the Deputies' discussion, citing in particular Franco-German 
suggestions regarding inspections and fact-finding missions 
on the territories of Moldova and Georgia.  This area needed 
further work to avoid any suggestion of political recognition 
of separatist regimes, in light of the relationship between 
these ideas and ongoing settlement discussions. 
¶10.  (C) Allies agreed to place the original Franco-German 
paper on CFE's contributions to Euro-Atlantic Security under 
silence in order to permit it to be placed on the NATO 
website.  Deputies would return to the positive agenda paper, 
to sort out remaining differences.  While the Germans hoped 
to see this document agreed before Riga, this ambitious 
notion had no support.  Other Allies argued that Deputies' 
priority must be the NAC communique text on CFE/Istanbul. 
Russian CSBM Proposals 
¶11. (C) The U.S. opened discussion by stating that the U.S. 
is cool to the Russian proposals; we do not want to go down 
the path of applying elements of the Adapted Treaty 
piecemeal, which appears to be what the Russians are 
proposing.  U.S. Rep Look argued that guidance is needed for 
Vienna delegations and that she was prepared to support 
sending the I.S. paper and the IMS paper to Vienna in that 
capacity.  France and Germany argued that the I.S. paper was 
too negative, and that NATO needed to take a positive tone in 
engaging the Russians in Vienna.  Several Allies agreed that 
it was important not to send too negative a signal. 
¶12.  (C) Look argued that there was a risk of misleading 
Russia:  she believed there was consensus among Allies not to 
salami-slice the Adapted CFE Treaty, and in fact these 
proposals would never be acceptable.  Allies might usefully 
pursue dialogue with Russia on the concerns that underpin 
their proposals, but the proposals themselves would not 
succeed.  Several Allies appeared to acknowledge this, but 
the Franco-German view on the merits of a positive tone, at 
least prior to the OSCE Ministerial, had widespread support. 
In an effort to bridge the gap, the French rep proposed 
minimalist guidance which would underscore Allies, concern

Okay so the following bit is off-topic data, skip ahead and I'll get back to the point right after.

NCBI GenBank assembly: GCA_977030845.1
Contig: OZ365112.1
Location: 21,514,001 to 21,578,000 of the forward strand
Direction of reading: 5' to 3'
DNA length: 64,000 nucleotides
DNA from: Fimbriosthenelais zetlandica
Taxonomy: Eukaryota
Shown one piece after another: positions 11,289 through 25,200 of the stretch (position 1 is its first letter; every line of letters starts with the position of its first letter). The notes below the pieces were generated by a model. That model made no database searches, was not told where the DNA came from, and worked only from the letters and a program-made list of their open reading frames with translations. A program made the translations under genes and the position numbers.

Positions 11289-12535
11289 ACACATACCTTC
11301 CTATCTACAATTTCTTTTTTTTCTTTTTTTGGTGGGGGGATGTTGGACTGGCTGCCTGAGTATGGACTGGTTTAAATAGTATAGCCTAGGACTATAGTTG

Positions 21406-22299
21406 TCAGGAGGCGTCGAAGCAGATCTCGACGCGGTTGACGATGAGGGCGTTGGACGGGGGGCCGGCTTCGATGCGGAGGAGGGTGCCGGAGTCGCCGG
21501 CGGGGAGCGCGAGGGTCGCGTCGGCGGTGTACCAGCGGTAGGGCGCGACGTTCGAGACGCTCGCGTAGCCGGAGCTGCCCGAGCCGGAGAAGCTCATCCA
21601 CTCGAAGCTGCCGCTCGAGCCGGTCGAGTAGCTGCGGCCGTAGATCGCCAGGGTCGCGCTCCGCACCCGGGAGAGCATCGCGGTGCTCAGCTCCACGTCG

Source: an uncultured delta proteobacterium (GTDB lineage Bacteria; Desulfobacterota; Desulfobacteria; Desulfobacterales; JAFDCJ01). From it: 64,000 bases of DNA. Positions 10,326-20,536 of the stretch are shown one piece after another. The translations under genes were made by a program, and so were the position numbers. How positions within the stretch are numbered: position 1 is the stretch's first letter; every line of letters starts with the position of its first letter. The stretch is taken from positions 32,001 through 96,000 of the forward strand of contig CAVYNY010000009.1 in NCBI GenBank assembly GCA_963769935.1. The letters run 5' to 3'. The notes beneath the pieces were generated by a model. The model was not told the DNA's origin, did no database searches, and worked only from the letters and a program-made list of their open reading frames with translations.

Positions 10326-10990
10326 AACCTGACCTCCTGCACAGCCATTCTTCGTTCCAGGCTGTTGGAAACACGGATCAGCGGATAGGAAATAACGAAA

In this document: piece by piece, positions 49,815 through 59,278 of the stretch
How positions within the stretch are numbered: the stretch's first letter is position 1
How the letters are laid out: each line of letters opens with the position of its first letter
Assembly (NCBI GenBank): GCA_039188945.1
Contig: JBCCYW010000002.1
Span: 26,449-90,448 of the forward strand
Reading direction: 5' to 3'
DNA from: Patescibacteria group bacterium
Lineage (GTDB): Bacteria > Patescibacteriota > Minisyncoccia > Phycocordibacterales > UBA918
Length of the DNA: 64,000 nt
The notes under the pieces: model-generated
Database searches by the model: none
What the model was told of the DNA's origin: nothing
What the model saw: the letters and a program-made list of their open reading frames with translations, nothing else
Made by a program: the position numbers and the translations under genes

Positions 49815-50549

about the proposals, the need to study them carefully, our 
openness to dialogue, and our conviction that these proposals 
would not be agreed for the OSCE Ministerial.   The I.S. 
agreed to develop a text and place it under silence. 
Preparation for the NRC-ACE 
¶13.  (SBU) Allies and the chair expressed frustration that 
the Russian delegation had only approved the agenda for the 
NRC-ACE at 9:00 AM that morning, and that it was still not 
clear at noon who would sit in the chair for Russia.  U.S. 
Rep Look suggested Allies use the opportunity of the meeting 
to advance our "positive agenda" on CFE, underscoring the 
Treaty's value to all States Parties.  She noted that the 
U.S. was willing to comment on CFE-relevant military 
transformation plans in order to keep the dialogue moving. 
Germany and other Allies acknowledged this as an important 
contribution to dialogue.  Estonia cautioned that Russia may 
request to alternate NRC meetings in Brussels with sessions 
in Vienna, where Russia has a larger arms control staff.  The 
UK said it would not want to reject this out of hand, but all 
who spoke, including the Chair, agreed that sessions outside 
Brussels would be a poor use of resources. 
NATO Communique 
¶14.  (C) U.S. Rep Look said that the proposed text, while 
accurate enough, lacked any sense of urgency regarding 
completion of Russia's remaining Istanbul commitments.  It 
did not, for example, mention Allies' disappointment with the 
continued lack of progress in Moldova.  France and Germany 
thought it would be a good idea to add language concerning 
the CFE RevCon.  Romania argued to stick to previous NAC 
communique text, reinforcing the U.S. message.  Turkey 
weighed in, preferring to use the 2005 Communique text as the 
basis for work since nothing has changed and the text was 
sound.  The Chairman agreed that Deputies should refine the 
text accordingly, keeping in mind the need for brevity. 
USNATO 00000687  004.2 OF 006 
Date of Next Meeting 
¶15.  (SBU) Dates for the four "locked in concrete" meetings 
could not be "locked-in" due to scheduling procedures by the 
conference room schedulers at NATO.  However, January 18 and 
April 19 were suggested by the Chairman as two set meeting 
dates.  Germany stated that it could not agree that the HLTF 
should only meet four times per year.  It preferred to meet 
every other month.  The U.S. understood that there may be 
other meetings scheduled, however it was the desire of the